Yemen, Mansour al-Nogaidan and Al-Islah

In an interesting article entitled “Yemen post-liberation: The dangers of division and the return of the Muslim Brotherhood,” Mansour al-Nogaidan drew attention to the future of Yemen from a Saudi-Emirati point of view very close to his own.
Whether there are one or two Yemens, the important thing is that they do not go to war with each other or become hostile to the Gulf states. It would be better not to deal with the issue of southern independence until the full liberation of Yemen. Then Yemenis can decide for themselves between unity, separation or federalism. They should do that without armed conflict as there has been enough war, hunger and misery.

Whether there are one or two Yemens, the important thing is that they do not go to war with each other or become hostile to the Gulf states

Jamal Khashoggi

Nogaidan’s article highlights above all the danger of the Brotherhood’s return. According to him, it has returned to play a bigger and more dangerous political role than expected. The Brotherhood is taking part in Yemen’s governance. According to Nogaidan, who is a meticulous researcher, since the end of the civil war in 1970 and the 41 years of the Yemeni republic, the Brotherhood has sided with revolution, including the one in 2011.

Third alternative

Yemen’s Brotherhood was involved in the “third alternative” project in the civil war that was backed by the late Saudi King Faisal at the start of his struggle with then-Egyptian President Gamal Abdel Nasser. The project put forward the idea of an Islamic state instead of royal and republican systems. This movement was formed and led by the late Ibrahim al-Wazir, who was highly educated and part of a prominent Hashemite family.

The Brotherhood participated directly in the 1948 reformist revolution from its headquarters in Cairo. This cross-border participation created the first rift between the Brotherhood and the Saudi kingdom, which started to grow suspicious of the movement and its aspirations.

An insightful politician takes historical junctures into account and uses them for the benefit of his cause, as did King Faisal. The “third alternative” attracted a number of republican tribal elders to the kingdom’s ranks, even if it happened at the expense of its allies, the royal house and the Hamidaddin clan.

Moreover, one of the most prominent intellectuals Mohammed al-Zubairi was assassinated in northern Yemen while on his way to meet King Faisal in Saudi Arabia, after he broke away from the republicans and formed Hezbollah, which called for an Islamic government rather than a monarchy or republic.

As such, the idea of a “third alternative” seeking wise governance in Yemen is old, was multi-faceted, and does not concern the Brotherhood alone. What happened in Yemen after the military took charge and almost forced out King Faisal’s favorite to rule Yemen, Judge Abdul Rahman al-Iryani, was illusion.

Solutions

The current multilateral struggle between the Houthis, former President Ali Abdullah Saleh, the Joint Meeting Parties (JMP), intellectuals, the southern Herak movement and the Brotherhood serves the mother cause: searching for an appropriate formula of wise governance in an unhappy Yemen.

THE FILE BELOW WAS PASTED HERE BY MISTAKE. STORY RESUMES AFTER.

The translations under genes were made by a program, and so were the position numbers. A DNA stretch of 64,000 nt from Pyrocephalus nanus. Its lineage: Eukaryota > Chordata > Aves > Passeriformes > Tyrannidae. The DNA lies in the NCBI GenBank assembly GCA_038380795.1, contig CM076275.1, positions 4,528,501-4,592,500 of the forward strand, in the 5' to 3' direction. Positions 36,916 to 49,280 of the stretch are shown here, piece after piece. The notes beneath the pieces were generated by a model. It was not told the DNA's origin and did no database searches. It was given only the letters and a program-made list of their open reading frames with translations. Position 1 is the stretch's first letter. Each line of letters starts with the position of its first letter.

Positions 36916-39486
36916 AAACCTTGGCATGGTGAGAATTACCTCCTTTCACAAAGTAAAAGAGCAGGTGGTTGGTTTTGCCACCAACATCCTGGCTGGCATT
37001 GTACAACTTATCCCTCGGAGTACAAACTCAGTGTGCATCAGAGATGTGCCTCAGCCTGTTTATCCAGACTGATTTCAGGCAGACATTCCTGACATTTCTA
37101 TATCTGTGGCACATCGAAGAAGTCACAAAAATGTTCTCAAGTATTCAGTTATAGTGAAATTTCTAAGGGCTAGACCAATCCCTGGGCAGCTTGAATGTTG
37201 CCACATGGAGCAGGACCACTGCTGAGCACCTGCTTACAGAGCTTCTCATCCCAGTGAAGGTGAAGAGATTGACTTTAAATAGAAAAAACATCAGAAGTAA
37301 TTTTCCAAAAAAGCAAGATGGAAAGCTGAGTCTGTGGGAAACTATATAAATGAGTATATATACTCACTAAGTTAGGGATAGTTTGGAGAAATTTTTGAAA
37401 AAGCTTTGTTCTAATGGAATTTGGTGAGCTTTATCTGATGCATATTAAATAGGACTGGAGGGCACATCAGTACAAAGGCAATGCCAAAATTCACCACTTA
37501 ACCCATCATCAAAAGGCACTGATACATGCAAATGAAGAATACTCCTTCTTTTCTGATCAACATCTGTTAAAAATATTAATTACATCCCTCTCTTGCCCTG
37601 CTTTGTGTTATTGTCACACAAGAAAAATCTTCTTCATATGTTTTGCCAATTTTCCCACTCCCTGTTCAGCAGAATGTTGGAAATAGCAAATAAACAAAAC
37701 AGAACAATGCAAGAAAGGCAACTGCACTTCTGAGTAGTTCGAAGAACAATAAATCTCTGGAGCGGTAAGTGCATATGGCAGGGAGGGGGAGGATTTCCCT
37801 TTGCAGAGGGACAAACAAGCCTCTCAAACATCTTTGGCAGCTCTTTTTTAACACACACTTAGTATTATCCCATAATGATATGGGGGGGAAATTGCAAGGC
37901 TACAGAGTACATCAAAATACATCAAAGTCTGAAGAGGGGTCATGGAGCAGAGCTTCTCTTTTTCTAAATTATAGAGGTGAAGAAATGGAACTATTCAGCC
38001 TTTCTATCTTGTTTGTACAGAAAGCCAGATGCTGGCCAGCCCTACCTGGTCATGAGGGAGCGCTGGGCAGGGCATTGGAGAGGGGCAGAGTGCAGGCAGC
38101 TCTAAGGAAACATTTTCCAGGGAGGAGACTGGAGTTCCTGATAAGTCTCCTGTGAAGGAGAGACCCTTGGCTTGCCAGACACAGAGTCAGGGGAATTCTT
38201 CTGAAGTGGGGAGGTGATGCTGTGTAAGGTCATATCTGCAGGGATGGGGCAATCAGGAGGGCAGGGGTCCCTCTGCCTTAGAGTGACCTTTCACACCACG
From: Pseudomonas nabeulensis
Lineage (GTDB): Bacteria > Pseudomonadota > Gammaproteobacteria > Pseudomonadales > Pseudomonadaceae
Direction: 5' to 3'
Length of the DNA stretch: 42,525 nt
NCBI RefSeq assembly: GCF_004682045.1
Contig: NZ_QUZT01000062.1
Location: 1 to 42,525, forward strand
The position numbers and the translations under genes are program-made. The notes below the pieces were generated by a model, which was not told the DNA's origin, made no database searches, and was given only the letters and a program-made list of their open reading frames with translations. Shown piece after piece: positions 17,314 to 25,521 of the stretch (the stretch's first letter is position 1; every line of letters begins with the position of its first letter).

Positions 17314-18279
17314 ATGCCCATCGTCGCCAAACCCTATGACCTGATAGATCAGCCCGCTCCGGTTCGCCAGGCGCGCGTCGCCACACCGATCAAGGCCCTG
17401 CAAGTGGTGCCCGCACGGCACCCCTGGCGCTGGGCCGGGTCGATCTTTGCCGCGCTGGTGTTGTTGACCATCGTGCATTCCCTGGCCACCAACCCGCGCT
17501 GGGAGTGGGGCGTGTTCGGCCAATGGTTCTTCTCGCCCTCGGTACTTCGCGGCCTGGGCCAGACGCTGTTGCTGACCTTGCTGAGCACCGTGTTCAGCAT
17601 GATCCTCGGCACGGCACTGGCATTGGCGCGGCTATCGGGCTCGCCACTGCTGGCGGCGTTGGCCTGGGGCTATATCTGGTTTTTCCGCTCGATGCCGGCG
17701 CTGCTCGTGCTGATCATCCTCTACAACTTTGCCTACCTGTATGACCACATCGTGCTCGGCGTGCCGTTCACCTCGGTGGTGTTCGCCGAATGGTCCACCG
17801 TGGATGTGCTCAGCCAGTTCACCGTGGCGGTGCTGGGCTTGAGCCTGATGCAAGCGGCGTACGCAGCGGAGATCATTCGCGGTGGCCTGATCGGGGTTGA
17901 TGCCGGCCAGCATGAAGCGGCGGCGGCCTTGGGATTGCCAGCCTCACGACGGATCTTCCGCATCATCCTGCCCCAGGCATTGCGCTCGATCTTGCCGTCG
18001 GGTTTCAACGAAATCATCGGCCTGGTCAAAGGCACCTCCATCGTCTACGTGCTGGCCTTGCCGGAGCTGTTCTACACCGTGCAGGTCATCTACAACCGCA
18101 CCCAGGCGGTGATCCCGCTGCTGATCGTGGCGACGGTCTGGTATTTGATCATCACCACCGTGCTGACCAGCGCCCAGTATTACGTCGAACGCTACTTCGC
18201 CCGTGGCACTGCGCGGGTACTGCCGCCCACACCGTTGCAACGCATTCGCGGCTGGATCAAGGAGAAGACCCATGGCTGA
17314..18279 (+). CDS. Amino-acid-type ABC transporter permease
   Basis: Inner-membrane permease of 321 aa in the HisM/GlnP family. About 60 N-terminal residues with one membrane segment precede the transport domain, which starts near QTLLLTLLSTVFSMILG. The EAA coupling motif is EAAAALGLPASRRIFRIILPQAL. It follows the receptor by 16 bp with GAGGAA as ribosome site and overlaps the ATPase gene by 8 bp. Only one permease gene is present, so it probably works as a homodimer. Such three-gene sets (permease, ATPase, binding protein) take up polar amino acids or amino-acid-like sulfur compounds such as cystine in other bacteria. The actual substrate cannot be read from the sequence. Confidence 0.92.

Is the Brotherhood’s “return” a source of danger in Yemen? Of course not. The danger resides in the return of tyranny and the authority of a singular force over a country with different sects, orientations and tribes. Brotherhood monopolization of power in Yemen is as dangerous as the single-handed authority of the Houthis allied to Iran, which sparked the current war. The list goes on with Saleh, who wrongly monopolized power.

The Brotherhood’s Al-Islah party will come back stronger in Yemen after the fall of its Houthi rivals and its former ally Saleh. It is the third force left in the north after the fall of the two other forces thanks to the Saudi-led coalition. It would be unwise to repress Al-Islah and consider it a terrorist group. This would make it turn to Al-Qaeda, though the differences between them are huge.

Nogaidan proposes stopping “the support of Al-Islah and the strengthening of its influence,” and allowing it “to be weighted normally according to the rules of the new civil life, which prohibits the exploitation of religion and sectarianism, and embraces everyone.” This is the wisest thing to do.

This article was first published in al-Hayat on August 25, 2015.

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Jamal Khashoggi is a Saudi journalist, columnist, author, and general manager of the upcoming Al Arab News Channel. He previously served as a media aide to Prince Turki al Faisal while he was Saudi Arabia's ambassador to the United States. Khashoggi has written for various daily and weekly Arab newspapers, including Asharq al-Awsat, al-Majalla and al-Hayat, and was editor-in-chief of the Saudi-based al-Watan. He was a foreign correspondent in Afghanistan, Algeria, Kuwait, Sudan, and other Middle Eastern countries. He is also a political commentator for Saudi-based and international news channels. Twitter: @JKhashoggi

 

 

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Last Update: Wednesday, 20 May 2020 KSA 09:48 - GMT 06:48
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